Modern Shogi: Naitou 9-dan Secrets of Shogi

本将棋 内藤九段将棋秘伝入門編
On the left Naitou 9-dan, on the right advertisement for the game

Lately i've been learning shogi since I bought a little magnetic board for the game to fill out some amazon free shipping requirements and I've having a blast playing since it allows for more entertaining ways to create chaos in the middle of a match. Also I suck at it.

As I slowly try every week to learn different games and do checkmate studies while I struggle to find anyone to play cuz of my social anxiety I remembered that I got more confident while playing chess by playing with different engines with cute graphics like battle chess or even more chess derivative games like shotgun chess or checkmate showdown but, I've never heard of anything like that with shogi videogames. In fact, i've never heard of any shogi videogames besides the shogi minigames in Like a Dragon and Clubhouse Games for the Switch. But those barely qualify as shogi games.

I want to see how developers decided to integrate shogi into consoles, the diferent engines and, above all, the different spin off they made of the game to make it interesting to new players. So I will try to play a much of them as I can while writting my impressions starting with this one.

Title screen of the game The Family Computer 1st approach to Japanese Chess is an odd one, for starters is a singleplayer game. Advertised with a robot in a kimono saying “Can you beat me?”[1] as he points at the game while the rest of the ad tells you that this, is in fact, true shogi. Along with the incredible sum of 12 different forms of shogi to play. This last part is a lie.

There's 3 ways to play the game in different combinations.
  • Full game of shogi: You and your opponent play with all the pieces
  • Rook Handicap: You or your opponent will play without the Rook
  • 2-pieces Handicap: You or your opponent will play without the Rook and Bishop.

To this there's the addition of timed games, you can choose to have a fast shogi match, you only have 5 minutes to make all your moves, or to play a more calm match with no timer. If you consider that you can play blacks or whites the combination goes up to 12.

You can see when I say that 12 different forms of shougi might be a overstatement but also makes me wonder how hard could have been to put a 4-pieces handicap and a 6-pieces handicap as the latter is the preferred way to play when learning the game.

On the top left the yagura castle, on the lower right the mino castle as seen in the manual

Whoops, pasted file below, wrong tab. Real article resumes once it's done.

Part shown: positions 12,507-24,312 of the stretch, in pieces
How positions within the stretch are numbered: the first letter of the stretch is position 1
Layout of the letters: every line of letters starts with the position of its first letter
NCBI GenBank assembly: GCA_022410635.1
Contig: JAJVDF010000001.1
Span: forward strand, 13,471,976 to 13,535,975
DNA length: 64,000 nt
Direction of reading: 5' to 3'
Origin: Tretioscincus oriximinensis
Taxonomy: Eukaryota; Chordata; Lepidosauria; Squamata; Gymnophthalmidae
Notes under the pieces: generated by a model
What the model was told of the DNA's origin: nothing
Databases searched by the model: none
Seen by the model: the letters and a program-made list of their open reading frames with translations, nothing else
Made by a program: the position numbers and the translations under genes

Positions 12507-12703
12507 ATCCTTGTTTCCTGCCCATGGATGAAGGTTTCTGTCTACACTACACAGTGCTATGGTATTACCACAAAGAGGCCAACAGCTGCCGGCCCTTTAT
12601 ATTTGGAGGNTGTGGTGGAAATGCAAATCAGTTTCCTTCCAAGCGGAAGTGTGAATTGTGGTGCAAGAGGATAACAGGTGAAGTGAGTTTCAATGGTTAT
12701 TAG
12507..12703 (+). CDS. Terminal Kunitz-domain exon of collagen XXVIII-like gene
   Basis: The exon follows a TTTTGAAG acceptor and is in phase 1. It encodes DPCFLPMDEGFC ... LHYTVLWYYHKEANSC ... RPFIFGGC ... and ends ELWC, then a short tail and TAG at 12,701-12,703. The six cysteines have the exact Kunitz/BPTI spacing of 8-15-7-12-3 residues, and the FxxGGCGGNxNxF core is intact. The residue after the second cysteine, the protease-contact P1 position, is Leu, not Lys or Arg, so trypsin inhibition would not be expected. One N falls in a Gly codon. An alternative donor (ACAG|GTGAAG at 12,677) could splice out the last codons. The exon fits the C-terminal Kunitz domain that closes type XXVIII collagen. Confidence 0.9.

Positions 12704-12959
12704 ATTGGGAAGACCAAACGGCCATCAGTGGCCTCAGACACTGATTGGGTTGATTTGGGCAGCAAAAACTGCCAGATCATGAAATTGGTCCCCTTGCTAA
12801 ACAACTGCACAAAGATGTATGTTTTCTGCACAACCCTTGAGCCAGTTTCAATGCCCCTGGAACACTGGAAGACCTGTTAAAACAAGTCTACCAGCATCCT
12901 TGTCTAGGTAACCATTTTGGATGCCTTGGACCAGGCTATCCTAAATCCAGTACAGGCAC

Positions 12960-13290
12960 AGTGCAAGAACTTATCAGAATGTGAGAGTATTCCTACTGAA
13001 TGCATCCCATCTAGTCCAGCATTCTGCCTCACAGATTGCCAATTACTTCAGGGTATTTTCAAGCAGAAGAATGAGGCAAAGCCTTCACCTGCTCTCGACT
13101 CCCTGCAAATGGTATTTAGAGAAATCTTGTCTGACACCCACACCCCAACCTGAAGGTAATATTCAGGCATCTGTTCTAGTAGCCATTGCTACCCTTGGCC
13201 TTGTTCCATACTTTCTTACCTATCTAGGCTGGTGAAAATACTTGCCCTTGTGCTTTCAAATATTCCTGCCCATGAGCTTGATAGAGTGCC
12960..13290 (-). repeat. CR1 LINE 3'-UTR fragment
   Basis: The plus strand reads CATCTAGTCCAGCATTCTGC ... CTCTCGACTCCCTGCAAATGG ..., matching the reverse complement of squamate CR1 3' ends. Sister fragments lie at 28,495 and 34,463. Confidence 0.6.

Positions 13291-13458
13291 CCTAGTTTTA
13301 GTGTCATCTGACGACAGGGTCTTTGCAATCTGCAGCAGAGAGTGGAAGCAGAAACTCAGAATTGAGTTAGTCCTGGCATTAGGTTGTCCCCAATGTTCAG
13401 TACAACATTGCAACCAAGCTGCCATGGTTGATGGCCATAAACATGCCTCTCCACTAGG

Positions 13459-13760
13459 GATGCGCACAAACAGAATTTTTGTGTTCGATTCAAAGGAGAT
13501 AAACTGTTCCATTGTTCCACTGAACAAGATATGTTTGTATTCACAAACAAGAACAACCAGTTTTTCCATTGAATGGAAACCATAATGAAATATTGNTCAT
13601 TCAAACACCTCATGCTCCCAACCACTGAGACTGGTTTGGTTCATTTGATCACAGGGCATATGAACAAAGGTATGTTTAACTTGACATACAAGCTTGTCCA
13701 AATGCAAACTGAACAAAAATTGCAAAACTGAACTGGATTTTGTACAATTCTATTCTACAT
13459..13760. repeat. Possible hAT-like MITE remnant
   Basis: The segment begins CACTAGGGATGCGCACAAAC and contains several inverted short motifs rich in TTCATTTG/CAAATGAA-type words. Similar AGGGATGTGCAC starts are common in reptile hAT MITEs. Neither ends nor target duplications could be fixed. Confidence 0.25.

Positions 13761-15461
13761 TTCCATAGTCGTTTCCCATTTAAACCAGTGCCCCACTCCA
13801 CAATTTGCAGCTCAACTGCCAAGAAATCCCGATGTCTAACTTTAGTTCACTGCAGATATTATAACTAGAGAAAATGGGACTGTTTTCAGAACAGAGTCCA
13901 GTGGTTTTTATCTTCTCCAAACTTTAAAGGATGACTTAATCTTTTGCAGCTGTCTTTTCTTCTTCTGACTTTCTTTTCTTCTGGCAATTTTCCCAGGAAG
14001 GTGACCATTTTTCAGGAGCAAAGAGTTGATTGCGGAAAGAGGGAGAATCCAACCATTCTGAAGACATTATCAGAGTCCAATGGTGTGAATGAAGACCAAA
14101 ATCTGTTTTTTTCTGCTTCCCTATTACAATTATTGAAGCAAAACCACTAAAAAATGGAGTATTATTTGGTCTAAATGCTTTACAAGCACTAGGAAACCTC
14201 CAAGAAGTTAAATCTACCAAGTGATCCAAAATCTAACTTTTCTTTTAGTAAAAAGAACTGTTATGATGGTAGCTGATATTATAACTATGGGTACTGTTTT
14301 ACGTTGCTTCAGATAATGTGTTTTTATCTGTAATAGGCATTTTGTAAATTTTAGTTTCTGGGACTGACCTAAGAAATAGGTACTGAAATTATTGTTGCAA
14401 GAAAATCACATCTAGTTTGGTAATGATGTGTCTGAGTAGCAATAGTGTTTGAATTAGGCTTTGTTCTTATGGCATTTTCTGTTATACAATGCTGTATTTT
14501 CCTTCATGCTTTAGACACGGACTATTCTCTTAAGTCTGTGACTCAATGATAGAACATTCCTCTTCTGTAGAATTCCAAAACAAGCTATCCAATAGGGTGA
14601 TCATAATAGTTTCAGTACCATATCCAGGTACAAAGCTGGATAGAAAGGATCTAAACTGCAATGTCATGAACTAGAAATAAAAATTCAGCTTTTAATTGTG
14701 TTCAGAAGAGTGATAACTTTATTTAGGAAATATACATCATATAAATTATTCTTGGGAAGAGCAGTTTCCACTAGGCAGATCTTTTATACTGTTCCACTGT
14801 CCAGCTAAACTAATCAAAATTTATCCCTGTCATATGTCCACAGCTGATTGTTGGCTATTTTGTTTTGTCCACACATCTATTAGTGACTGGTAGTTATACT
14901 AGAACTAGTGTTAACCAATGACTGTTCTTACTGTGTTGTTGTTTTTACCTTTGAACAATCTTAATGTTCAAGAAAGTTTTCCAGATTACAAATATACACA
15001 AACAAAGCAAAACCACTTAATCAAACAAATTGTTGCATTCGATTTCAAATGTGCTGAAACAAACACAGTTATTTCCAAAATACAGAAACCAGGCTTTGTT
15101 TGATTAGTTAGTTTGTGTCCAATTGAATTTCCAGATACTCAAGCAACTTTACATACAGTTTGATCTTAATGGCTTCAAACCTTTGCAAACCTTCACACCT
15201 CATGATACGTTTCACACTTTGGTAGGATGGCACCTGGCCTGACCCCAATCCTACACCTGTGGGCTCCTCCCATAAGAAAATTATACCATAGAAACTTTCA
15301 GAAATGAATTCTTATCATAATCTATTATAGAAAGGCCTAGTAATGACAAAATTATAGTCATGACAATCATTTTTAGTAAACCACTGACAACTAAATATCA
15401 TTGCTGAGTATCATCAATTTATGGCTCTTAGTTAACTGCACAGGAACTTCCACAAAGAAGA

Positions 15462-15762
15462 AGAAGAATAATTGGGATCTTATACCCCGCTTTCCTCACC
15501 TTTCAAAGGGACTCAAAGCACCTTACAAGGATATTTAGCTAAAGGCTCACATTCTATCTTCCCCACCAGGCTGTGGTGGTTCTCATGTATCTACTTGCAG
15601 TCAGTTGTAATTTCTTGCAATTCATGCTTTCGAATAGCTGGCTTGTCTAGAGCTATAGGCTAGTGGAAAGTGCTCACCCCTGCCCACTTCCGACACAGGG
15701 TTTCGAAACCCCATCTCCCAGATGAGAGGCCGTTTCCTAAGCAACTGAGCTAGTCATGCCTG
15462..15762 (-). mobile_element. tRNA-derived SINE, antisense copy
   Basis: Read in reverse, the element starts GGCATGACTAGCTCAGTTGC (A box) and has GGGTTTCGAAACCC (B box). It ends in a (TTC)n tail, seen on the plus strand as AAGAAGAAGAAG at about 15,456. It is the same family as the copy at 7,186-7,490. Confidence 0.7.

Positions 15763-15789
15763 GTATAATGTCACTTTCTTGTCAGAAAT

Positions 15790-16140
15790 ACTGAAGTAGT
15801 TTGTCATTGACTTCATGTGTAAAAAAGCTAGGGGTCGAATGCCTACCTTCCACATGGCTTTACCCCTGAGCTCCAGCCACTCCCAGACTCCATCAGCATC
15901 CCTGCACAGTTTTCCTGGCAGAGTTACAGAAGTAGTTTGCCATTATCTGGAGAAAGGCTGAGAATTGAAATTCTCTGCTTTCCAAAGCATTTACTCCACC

Talking about learning the game, the manual does a very good job explaining how to play shougi from how to move every piece to how the most popular castles looks like. This is also the only place you'll see the titular 9-dan professional shogi player, singer, book publisher and heavy drinker [2] Naito Kunio, who supervised the game.

The game has a couple features that can help with studies or beginners, like the fact that you can press the B button to ask the computer to wait for you on a fast game (a completely illegal thing to do) and if you press the B button rapidly until the player bows his head 9 times you will be taken back 2 moves until your last turn (you can only do this once per turn).

This makes it a really fun game to play. Yeah is just bare bones shogi and there's no multiplayer mode but it is a little fun diversion to play 1 or 2 matches before jumping to something else, and the redo function lets you try different approaches to the same line because even with the handicap and all the considerations the engine is hard to beat if you are not paying attention as it will take the first chance to attack as it sees an opening. My advice if you are trying the game and feeling like you get no rest is to always castle, the yagura and mino castle form are in the manual for a reason. The computer starts to play more defensive once your king is castled.

Picture of a long game
Do you see the tsume? Me neither, I lost this game 7 moves after

My main criticism is that after a while you can see that the computer is fairly deterministic. From what I've played if it doesn't see a good trade to take a piece in the next 5 moves the computer won't take it and if you play the same it will always makes the same moves.

It's hard to talk about the reception of the game since I was not able to find any magazines talking about it during the month of release and, even tho the target audience of Nintendo's home computer was different than the entertainment System, shogi is still a niche topic. The earliest article I could find was in BEEP! magazine 3 months after release in their Famicom section stating that “Finally! A Famicom Shogi game makes an appearance. This is late after the release because no one at BEEP! knew how to play shogi”[3].

By narrating a game they praised the game for the fast reaction of the computer over longer games and that due to the difficulty it might not be suitable for a complete beginner if you don't have patience. In the next issue they made the game play against the MSX “Shogi” game in a battle of the machines to see which was the best[4]. Each on winning one game.

Picture of a long game
After 115 moves the game won over MSX shogi(line reproduced in game)

On a last note, The issue of March 1986 of Family Computer magazine showed in their tips and tricks sections the shortest line to win at Naitou 9-dan Secrets of Shogi with only 15 moves[5]. This line is still used for people that speedrun the game since there is not a shorter way to win the game.


  1. Archive: Beep Magazine, Nov 1985 page 174
  2. Interview with Hiromitsu Kiyoshi 7-dan
  3. Archive: Beep Magazine, Oct 1985 page 116
  4. Archive: Beep Magazine, Nov 1985 page 58-60
  5. Archive: Family Computer Magazine, March 1986 page 44